Atari SM124 Monitor

 

Resources

Wiki
Service Manual
Schematics

Internals

Board

The schematics available for this monitor differ a little from the actual boards described below. Some of the capacitors have different symbols and some parts are interconnected in a different way.

C716 bipolar capacitor (C714 on schematics, rated 2.2uF 50V) is a single part most likely to fail. It is part of a horizontal deflection circuit and its failure results in a single vertical line on the screen. It has to be replaced with a part suitable for high impulses, for example a polypropylene MKP capacitor. Replacing it with a regular electrolytic capacitor of the same ratings will result in a blowup of that capacitor.

Revision 1.0

 

Revision 1.2

The difference in this revision is a different design of the right-bottom part, where in revision 1.0 there are some cables and resistors soldered. Also, instead of transistors, an integrated operational amplifier is used.

 

Revision 1.3

In this revision resistor R617 is added and a position of R614 was changed.

 

CRT Plugin Board

 

CRT

Accessory

 

Reassembly

 

3 thoughts on “Atari SM124 Monitor

  1. Hey!
    I just came across this site, as I was looking for information about how to recap my two old CRTs. Thanks a lot for the Post. I got two questions:

    1) You wrote that the BiPolar capacitor (C716) on the SM124 must not be replaced with an electrolytic one, but instead using a polypropylene MKP capacitor because of the high impulses. At least on my model, the original capacitor is an electrolytic one and it didn’t blow up. Are there electrolytic ones that can cope with the high frequencies?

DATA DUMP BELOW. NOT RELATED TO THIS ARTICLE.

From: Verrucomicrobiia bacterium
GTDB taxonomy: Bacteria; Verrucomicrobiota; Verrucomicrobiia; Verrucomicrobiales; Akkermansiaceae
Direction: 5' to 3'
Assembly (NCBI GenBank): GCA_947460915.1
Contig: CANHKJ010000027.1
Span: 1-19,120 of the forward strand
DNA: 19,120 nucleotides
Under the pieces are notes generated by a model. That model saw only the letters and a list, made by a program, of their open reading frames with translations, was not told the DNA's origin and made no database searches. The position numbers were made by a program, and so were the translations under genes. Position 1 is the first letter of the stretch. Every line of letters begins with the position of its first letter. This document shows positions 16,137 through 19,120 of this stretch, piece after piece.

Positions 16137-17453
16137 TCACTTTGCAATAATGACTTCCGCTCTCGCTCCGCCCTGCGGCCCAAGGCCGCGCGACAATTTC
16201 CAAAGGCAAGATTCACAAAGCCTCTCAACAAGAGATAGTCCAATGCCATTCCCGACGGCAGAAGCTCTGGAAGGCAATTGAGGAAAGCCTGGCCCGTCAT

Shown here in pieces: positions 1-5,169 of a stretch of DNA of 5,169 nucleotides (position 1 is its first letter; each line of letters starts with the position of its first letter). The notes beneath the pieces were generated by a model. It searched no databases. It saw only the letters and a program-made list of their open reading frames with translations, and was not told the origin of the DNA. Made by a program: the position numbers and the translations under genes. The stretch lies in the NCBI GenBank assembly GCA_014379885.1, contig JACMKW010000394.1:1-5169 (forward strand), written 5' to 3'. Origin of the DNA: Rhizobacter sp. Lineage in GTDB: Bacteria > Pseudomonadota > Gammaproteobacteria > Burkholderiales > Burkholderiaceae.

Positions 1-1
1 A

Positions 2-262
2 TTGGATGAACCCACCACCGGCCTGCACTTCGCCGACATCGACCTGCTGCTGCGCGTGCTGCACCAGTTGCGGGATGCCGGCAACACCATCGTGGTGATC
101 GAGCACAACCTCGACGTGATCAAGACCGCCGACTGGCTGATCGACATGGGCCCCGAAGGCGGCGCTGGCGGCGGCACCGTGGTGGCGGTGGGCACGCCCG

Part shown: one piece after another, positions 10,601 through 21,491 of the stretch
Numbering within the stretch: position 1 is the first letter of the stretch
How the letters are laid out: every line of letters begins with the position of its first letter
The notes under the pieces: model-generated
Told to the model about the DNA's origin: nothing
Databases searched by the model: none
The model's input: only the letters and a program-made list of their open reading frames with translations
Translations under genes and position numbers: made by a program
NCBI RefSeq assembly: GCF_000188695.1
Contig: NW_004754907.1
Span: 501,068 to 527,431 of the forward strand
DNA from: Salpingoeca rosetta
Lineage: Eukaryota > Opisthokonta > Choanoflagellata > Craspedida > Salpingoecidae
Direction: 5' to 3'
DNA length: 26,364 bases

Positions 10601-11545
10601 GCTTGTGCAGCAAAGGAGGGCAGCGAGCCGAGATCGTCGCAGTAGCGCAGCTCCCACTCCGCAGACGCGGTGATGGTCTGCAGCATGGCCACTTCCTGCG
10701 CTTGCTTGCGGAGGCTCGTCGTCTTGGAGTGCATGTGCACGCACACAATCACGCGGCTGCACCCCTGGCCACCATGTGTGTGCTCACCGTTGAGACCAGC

2) Is this true in general for the BiPolar caps in CRT Monitors? In other words, when re-caping for example an old Commodore 1084S-P, which does also have a Bi-Polar electrolytic capacitor, is it better/safer to replace this also with a MKP cap?

    Regards, Ralf

    PS: Sorry, if the questions might sound a bit stupid. But I don’t really have much experience with CRTs; however I do not want to throw them away, but instead want to keep them as long as possible.

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  2. Hi Ralf! My opinion is based on a hobbyst experience only. It would be great if someone with professional background could say something. I believe there are electrolytic capacitors supportive of high frequencies manufactured today, however I failed to find them in a reliable way, i.e. to figure out the correct markings indicating the HF. They are generally bigger. I did not want to just buy various types and experiment, since the experiments result in small explosions. For 1) I mean it must not be replaced with just a regular electrolytic capacitor with the same ratings. It can be replaced with a HF one. 2) This is true only for the bipolar capacitors used for high frequency switching in the horizontal deflection circuit. There may be other bipolar capacitors, which do not need to be HF. The HF electrolytic capacitors were used on earlier CRT designs. 1084S-P1 seems to have a HF cap (C2524) and 1084S-D1 too (C473). MKP caps seem to be more reliable and probably do not dry out.

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  3. Thanks for the quick answer! My 1084S-P uses a Chton 4.7µF 50V as C473. I guess I will try MKP caps then for both CRTs.

    Regards, Ralf

    Like

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